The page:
Puslapio vaizdai

Both sides are even: Here I'll sit i tho midst.
Be large in mirth; anon we 'll drink a measure
The table round. — There 's blood upon thy face.

[p To the Murtherer afide, at the door. Mür. 'Tis Banquo's then.

Macb. 'Tis better thee without, than 9 he within. Is he dispatch'd ?

Mur. My Lord, his throat is cut'; ' that I did for him. Macb. Thou art the best o'th' cut-throats; yet he's

good, That did the like for Fleance; if thou didit it, Thou art the non-pareil.

Mur. Most royal Sir, Fleance is scap'd:

Macb. Then comes my fit again: I had else been perfect,
Whole as the marble, founded as the 'rock ;
As broad, and general, as the casing air:
But now I am cabin'd, cribb’d, confin'd, bound in
To fawcy doubts and fears. – Bat Banquo's safe?

Mur. Ay, my good Lord: safe in a ditch he bides,
With twenty trenched gashes on his head;
The leaft-a death to nature,

Macb. Thanks for that;-
There the grown ferpent lies; the worm that 's fied,
Hath nature that in time will venom breed,
Nồ teeth for th' present. - Get thee gone; to-morrow
We 'll hear ourselves again.

[Exit Murtberer.

p No direction in fo's.
9 H. and C. bini for be.

P. and H. I did i bar for bim.

5 P. and all after, except C. of cutibrears, &c.

· H. and C. bear ibee, &c. T. W. and J. bear', &c.


Lady. My royal Lord,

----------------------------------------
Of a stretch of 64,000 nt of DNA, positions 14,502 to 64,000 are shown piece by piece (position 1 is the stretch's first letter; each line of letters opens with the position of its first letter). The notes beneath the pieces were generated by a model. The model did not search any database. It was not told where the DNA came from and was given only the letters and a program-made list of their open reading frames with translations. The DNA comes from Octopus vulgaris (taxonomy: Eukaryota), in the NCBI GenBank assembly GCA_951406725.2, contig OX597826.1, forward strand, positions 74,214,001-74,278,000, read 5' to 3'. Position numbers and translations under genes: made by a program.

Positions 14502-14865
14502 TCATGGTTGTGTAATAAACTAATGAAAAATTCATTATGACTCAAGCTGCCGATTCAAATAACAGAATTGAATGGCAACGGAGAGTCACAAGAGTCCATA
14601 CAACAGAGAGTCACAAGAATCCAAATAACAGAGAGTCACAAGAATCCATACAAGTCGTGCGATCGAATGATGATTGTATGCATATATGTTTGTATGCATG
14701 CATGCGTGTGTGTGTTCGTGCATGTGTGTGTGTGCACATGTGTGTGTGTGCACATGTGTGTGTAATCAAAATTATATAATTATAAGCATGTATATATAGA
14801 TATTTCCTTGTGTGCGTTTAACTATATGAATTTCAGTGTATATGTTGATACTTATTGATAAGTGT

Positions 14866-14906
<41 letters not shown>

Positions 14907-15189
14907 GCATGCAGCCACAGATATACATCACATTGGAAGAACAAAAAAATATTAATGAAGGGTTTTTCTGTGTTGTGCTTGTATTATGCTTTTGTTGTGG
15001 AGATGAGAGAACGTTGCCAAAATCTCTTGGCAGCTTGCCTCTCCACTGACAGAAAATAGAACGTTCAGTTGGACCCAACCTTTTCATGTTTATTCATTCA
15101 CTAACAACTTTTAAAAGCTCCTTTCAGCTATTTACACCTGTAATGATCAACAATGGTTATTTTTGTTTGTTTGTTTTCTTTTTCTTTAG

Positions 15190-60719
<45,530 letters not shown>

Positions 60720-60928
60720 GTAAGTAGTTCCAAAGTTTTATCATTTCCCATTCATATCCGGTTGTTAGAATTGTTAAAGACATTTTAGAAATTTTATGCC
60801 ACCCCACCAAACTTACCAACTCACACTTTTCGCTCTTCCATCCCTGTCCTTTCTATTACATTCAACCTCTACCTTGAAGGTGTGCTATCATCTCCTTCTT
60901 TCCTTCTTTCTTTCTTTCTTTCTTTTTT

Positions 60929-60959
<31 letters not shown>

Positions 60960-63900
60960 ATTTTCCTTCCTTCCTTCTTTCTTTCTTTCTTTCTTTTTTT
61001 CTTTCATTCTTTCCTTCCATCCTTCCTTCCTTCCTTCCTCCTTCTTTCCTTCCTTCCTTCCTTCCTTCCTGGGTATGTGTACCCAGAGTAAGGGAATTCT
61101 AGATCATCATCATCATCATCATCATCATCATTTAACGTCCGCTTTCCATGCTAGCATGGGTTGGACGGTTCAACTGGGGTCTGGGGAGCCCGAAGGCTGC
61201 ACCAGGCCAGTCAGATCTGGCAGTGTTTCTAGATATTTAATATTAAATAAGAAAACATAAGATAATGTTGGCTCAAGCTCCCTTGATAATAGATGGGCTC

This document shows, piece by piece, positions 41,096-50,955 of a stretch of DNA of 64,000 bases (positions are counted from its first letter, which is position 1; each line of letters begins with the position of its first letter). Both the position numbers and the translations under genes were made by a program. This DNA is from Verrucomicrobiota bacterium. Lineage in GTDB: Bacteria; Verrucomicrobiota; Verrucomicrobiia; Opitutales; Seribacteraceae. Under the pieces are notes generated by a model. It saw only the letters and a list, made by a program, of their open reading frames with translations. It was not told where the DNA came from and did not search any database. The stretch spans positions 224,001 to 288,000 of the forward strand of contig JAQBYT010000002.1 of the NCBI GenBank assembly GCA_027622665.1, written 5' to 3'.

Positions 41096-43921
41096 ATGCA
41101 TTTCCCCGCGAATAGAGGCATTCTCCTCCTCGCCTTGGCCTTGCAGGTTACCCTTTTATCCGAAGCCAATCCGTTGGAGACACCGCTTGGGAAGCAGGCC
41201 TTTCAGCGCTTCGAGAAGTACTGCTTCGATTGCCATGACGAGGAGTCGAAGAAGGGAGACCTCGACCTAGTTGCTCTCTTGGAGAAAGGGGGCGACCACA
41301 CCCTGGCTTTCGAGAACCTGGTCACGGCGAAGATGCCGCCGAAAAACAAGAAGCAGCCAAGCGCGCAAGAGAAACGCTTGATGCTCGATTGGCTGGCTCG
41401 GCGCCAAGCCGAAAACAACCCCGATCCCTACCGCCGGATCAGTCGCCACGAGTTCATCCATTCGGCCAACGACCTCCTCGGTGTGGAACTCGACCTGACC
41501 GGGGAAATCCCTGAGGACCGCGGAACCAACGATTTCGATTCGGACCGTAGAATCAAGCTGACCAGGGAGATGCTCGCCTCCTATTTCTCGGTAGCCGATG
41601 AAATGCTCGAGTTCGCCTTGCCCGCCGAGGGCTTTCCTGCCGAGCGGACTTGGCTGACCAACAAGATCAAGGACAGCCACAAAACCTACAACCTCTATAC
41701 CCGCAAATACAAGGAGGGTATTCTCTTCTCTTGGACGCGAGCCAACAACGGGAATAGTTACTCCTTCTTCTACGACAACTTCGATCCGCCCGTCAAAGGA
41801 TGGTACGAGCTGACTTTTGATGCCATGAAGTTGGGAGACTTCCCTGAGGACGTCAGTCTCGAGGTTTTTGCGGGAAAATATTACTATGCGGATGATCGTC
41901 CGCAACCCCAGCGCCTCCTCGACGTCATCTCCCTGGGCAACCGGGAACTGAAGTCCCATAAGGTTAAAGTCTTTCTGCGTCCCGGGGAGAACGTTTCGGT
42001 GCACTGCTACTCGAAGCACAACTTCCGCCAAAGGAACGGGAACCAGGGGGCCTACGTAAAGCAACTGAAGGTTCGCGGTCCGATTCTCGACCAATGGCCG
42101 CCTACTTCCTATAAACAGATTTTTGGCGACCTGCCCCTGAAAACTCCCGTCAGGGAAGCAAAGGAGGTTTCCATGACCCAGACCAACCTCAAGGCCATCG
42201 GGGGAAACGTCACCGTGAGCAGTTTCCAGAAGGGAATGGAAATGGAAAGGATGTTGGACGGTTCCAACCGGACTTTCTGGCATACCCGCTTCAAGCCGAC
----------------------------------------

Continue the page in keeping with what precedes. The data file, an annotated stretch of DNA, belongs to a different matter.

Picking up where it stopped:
You do not give the cheer; the feast is sold,
That is not often vouch'd (while 'tis Wa making)
'Tis given with welcome. To feed, were beft at home;
From thence, the fawce to meat is ceremony;
Meeting were bare without it.

[ The Ghost of Banquo rises, and sits in Macbeth's place.
Macb. Sweet remembrancer!
Now good digestion wait on appetite
And health on both !

Len. May 't please your Highness fit?

Macb. Here had we now our country's honour roof'd,
Were the grąc'd person of our Banquo present,
» Who may I rather challenge for unkindness,

Than pity for mischance.

Rofe. His abfence, Sir,
Lays blame upon his promise. Please 't your Highness
To grace us with your royal company?
Macb. The table's full.

Len. Here is a place reserv’d, Sir.
Macb. Where?
Len. Here, my good Lord. What is 't that moves your

Highness ?
Macb. Which of you have done this?
Lords. What, my good Lord ?